Nether Interview- Let’s Talk WarZ Trolls, Microtransactions and Pink Pimp Suits

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Nether Interview.

Frugal Gaming’s UglyGeezer meets the team behind Nether: Mark Davidson (VP of Nether Productions),  Kelly (Community Manager) , Chase and Travis Hernandez (both brothers, lead designer and producer to developer).

Nether first released via early access last October, finding itself topping the Steam charts. A game although still in development, it was instantly playable. An urban survival game that had community driven ideas at it’s very heart.

Six months in, Frugal Gaming did a community preview of Nether, to look at the massive changes that had been going on and see for themselves the changes to the game that had transformed nether into something completely new.

The Preview can be found HERE

The audio for this interview can be found at the bottom of this page. We would really like to thank those that took part in the interview, we hope you enjoy reading/listening to it.

Nether01

UG: Bear with my whilst I stumble clumberly over my notes:

The Phosphor Collective: HAHAHAHAHAHA!

Well, in fairness that laughing only happened in my head, I wanted the ground to open up and eat me. What follows did happen (Me saying made up words sadly did happen)

On with the interview………….

UG: Can you describe Nether for me? Tell us what Nether actually is?

Mark: I would say it’s arcade survival. It’s fast paced, it’s pretty hardcore, you lose everything every time you die. It’s a balance between finding people to work with and people trying to hunt you down. and the Nether’s of course.

Kelly: For me the atmosphere of the game is just amazing. The world really pulls you in, the sound is amazing. You hear a Nether behind you and you’re actually terrified because it sounds scary. The city looks phenomenal, so the atmosphere is just amazing.

UG: Can you tell us how you guys came together as Phosphor Games and Productions?

Mark. We’re a group of companies, Nether Productions and Phosphor Games. Phosphor are the developers and they’ve been working since about 2007. Started by the guys from Midway.

Chase and Travis: It was actually started by a group of guys who were all ex Midway Games staff who wanted to continue to pursue their dream, which was Project Hero. So when we came together as Phosphor Games we decided to make our own version of that game. So we’ve been growing as a studio, still trying to pursue that dream and keeping our minds open to other games. We are always looking to grow our portfolio, do new things and bring out a AAA title like Nether.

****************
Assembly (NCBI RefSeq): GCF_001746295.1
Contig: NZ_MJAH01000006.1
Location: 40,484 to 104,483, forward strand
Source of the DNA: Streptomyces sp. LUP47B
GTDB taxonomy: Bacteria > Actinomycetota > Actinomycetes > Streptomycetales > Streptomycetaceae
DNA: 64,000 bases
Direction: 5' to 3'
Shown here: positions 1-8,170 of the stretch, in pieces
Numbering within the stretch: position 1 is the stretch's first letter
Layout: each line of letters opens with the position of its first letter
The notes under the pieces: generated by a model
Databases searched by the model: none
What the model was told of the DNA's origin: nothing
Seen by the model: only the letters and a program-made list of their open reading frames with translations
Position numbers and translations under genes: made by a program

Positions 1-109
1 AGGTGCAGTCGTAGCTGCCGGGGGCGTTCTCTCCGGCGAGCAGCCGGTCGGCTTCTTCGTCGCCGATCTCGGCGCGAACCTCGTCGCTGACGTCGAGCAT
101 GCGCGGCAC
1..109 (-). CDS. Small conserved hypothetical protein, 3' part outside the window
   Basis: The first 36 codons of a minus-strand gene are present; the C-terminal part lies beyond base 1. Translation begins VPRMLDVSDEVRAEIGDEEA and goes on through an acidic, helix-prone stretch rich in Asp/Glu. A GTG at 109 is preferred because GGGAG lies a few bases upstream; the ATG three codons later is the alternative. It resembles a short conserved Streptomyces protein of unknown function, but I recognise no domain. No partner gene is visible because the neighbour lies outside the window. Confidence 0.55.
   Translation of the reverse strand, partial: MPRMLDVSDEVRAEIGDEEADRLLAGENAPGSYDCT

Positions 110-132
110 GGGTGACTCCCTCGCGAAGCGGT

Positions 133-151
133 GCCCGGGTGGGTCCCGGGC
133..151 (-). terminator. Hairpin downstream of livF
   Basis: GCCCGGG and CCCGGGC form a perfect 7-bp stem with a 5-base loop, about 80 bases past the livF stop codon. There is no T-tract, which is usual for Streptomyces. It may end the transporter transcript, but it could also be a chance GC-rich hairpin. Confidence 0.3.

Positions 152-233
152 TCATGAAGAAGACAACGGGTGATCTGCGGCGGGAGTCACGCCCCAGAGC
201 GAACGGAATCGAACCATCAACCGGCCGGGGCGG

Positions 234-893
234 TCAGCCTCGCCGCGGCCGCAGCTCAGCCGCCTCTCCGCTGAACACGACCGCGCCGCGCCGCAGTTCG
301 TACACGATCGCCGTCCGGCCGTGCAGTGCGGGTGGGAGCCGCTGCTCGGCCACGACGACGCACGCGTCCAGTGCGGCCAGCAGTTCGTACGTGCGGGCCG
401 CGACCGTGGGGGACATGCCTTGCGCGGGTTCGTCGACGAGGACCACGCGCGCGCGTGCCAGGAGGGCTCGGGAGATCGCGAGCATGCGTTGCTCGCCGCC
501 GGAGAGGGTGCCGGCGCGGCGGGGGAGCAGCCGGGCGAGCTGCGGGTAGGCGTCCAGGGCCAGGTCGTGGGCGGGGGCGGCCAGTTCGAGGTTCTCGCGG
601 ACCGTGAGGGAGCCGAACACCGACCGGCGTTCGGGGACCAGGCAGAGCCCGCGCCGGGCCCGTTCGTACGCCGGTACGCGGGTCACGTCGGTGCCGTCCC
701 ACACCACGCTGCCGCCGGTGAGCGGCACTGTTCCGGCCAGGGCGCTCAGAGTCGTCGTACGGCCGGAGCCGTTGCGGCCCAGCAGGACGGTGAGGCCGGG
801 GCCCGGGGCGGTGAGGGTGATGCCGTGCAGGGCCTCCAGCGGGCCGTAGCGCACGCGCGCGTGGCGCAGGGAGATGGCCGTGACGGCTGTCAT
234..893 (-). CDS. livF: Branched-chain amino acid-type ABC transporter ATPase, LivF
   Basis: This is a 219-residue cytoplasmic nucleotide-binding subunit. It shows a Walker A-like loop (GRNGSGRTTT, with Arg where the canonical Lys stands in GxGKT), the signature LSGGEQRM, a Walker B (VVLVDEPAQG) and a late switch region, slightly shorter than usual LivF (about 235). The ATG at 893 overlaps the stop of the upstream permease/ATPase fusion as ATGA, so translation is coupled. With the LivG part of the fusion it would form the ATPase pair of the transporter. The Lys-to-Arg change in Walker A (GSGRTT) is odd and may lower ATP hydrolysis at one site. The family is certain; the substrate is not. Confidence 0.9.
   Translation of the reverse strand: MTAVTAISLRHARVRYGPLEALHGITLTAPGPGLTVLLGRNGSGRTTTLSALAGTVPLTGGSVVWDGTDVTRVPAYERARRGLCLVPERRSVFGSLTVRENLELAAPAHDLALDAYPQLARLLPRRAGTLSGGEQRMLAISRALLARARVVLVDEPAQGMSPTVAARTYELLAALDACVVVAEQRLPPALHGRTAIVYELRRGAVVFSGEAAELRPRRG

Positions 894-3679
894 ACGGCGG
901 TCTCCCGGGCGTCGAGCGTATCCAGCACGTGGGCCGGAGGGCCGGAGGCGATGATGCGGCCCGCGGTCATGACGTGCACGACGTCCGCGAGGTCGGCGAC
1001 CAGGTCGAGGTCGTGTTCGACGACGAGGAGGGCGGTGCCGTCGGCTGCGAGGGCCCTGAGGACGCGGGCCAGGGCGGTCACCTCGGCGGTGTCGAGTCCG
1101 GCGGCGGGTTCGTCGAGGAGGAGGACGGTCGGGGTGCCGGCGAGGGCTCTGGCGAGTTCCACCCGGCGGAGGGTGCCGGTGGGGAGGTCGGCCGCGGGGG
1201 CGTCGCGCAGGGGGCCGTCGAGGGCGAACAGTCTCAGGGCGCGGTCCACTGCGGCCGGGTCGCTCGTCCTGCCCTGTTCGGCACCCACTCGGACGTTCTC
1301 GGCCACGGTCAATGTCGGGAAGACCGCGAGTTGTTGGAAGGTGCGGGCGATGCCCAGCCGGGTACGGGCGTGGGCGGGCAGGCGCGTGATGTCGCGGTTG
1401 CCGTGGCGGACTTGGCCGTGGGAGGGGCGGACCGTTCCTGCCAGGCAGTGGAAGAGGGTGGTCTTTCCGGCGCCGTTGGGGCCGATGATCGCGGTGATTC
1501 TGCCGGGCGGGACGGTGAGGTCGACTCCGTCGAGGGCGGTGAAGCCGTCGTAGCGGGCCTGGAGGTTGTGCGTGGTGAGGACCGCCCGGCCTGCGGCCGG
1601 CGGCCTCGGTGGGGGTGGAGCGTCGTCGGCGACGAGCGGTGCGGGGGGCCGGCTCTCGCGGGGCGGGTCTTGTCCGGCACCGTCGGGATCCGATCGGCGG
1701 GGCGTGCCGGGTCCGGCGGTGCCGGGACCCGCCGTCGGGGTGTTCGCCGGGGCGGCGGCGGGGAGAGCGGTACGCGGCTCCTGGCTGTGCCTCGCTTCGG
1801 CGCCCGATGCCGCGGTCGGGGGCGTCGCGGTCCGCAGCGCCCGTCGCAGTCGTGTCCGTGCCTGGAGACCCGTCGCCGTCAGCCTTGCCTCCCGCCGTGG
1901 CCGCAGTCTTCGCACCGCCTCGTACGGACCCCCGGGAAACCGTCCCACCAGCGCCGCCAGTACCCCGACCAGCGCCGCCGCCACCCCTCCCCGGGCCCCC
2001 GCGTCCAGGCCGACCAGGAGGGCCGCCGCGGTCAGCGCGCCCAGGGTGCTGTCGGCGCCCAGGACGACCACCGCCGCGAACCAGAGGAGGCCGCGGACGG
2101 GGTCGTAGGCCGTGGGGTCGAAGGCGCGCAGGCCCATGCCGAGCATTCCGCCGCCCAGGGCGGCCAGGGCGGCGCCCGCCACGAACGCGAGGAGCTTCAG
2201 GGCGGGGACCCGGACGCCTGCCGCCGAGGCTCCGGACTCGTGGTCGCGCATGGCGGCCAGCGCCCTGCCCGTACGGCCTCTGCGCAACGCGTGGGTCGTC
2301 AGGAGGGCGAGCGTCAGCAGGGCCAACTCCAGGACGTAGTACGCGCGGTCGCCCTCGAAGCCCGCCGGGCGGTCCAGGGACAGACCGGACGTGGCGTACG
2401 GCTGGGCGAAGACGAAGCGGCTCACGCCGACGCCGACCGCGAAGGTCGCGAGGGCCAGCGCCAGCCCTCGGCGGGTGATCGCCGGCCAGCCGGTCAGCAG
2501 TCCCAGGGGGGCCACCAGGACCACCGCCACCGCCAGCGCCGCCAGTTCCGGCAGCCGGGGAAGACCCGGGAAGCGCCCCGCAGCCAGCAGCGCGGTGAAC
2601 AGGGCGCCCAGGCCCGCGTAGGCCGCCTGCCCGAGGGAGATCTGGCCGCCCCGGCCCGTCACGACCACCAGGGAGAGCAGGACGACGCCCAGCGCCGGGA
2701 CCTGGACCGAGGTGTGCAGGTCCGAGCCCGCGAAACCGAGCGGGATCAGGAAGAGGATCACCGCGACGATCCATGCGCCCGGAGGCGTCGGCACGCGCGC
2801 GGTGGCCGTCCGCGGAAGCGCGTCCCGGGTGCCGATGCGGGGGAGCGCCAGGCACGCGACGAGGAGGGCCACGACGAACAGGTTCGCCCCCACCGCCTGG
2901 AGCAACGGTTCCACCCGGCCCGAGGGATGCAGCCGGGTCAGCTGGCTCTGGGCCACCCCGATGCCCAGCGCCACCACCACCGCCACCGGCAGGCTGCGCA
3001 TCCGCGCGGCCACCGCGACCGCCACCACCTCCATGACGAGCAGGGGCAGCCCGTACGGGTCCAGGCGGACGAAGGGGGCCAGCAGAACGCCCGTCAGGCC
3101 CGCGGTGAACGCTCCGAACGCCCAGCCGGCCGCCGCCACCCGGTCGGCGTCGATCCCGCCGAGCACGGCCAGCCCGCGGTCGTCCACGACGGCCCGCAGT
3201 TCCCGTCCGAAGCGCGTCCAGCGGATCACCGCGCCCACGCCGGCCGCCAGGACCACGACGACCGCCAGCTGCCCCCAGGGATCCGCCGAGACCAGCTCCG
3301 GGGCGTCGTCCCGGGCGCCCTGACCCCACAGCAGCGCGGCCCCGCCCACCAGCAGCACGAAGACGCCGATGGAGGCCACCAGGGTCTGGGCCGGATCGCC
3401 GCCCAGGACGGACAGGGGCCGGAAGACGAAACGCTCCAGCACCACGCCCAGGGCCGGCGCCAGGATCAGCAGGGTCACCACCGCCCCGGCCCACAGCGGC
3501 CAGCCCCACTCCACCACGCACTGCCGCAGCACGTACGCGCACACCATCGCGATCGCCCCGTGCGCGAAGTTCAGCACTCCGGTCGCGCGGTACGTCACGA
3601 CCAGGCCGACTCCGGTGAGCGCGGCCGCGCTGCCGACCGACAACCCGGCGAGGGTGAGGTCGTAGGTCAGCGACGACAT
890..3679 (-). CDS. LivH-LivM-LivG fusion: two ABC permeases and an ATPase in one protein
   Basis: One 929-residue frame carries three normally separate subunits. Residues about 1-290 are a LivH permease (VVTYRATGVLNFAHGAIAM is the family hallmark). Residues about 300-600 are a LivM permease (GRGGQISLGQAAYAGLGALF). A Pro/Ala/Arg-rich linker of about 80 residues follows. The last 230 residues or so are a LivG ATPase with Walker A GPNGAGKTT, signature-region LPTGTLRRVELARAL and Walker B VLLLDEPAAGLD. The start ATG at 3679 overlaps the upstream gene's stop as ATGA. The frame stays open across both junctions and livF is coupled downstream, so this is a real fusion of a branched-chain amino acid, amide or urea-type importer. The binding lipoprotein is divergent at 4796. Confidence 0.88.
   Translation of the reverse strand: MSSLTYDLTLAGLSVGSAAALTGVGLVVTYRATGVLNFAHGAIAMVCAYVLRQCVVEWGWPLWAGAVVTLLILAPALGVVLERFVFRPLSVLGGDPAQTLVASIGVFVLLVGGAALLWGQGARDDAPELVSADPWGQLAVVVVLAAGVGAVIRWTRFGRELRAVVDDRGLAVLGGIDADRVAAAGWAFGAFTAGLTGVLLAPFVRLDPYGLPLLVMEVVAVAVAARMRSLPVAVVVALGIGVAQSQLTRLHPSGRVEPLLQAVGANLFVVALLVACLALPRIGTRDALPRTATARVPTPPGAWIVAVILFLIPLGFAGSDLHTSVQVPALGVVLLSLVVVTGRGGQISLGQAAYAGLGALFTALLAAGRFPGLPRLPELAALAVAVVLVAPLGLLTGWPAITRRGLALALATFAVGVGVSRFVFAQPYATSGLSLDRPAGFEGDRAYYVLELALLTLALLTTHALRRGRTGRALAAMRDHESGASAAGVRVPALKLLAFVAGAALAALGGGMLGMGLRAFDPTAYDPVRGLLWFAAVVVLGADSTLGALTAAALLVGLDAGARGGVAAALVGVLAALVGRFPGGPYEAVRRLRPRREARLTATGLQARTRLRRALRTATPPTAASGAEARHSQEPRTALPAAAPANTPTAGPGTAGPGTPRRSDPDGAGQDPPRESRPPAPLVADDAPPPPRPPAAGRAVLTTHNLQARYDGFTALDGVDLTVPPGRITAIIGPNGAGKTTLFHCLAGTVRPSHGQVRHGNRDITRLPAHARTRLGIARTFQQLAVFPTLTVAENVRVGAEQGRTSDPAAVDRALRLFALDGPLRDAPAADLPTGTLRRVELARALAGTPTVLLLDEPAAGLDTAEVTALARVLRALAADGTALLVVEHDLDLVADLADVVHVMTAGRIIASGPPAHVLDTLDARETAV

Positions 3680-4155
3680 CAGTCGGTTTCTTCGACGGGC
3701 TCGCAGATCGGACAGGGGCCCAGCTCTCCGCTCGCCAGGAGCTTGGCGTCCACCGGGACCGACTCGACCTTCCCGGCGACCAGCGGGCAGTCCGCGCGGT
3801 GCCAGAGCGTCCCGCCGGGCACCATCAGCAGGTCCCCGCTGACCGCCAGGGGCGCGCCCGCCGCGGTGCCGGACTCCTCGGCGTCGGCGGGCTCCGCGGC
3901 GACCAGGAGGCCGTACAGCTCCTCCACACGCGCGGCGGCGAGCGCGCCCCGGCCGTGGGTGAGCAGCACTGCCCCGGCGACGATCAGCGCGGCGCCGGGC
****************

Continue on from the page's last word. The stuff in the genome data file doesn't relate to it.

UG: Which comes on to my next question, I wanted to ask what the seed of inspiration was for Nether. So that goes way back to Project Hero?

Chase/Travis: As developers we’re always trying to branch out into something new with every title we work on. We’ve always been fans of multiplayer experiences, especially open world and specifically city stuff. A big part of Zero was the city environment. We think the cityscapes can bring interesting multiplayer pay-offs. So that was a big part of the design, a post-apocalypticbroken down city.

UG: I’ve never come across a game before that has been so community driven, since the early access release last year it’s been apparent that you’re connected to your fans and their wishes. Was that a conscious decision early on for you guys?

Kelly: Yes I think so. Even before the release on early access people had so many ideas and it was really cool to involve the community.There’s a lot of stuff in Nether that would have never been there had we not looked at community feedback. It helps with balance as well, they know the game.

Mark: I think when you get a great opportunity as well with Steam early access, other than free to play we wouldn’t have had that opportunity- where we can take a nub of a game and develop it from there.

UG: I personally feel the likes of early access/Greenlight/Kickstarter has been the most exciting thing in years for creativity in gaming, any downsides to that?

Mark: Especially with Greenlight, it means everything is up for grabs for the small guy now in terms of having a platform to get his/her games out there now, similar to the mobile market.

Chase/Travis: From a design perspective early access is a designers dream. You’re building a game for your players. One of the downsides we’ve run into is expectations versus what’s good for the game. Some players expect us to take the game in a certain direction, then we find out through research and testing that the other direction is much more engaging and fun. So sometimes you can get miscommunication in early access.